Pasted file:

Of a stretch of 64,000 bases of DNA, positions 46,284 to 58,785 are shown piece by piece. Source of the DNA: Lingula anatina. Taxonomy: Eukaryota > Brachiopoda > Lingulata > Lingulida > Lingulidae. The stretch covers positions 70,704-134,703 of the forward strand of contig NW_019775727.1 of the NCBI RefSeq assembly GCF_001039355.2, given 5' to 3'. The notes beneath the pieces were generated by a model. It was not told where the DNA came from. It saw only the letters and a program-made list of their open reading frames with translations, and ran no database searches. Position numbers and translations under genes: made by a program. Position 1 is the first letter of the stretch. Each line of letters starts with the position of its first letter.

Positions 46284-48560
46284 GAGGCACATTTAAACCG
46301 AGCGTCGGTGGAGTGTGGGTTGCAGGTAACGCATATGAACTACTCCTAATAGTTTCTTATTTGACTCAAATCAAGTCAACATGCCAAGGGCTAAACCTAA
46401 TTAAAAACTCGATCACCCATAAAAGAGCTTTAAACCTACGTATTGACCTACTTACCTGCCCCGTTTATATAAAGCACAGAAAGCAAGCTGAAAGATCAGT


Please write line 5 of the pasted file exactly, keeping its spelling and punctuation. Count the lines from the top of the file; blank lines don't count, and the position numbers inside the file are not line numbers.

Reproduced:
46401 TTAAAAACTCGATCACCCATAAAAGAGCTTTAAACCTACGTATTGACCTACTTACCTGCCCCGTTTATATAAAGCACAGAAAGCAAGCTGAAAGATCAGT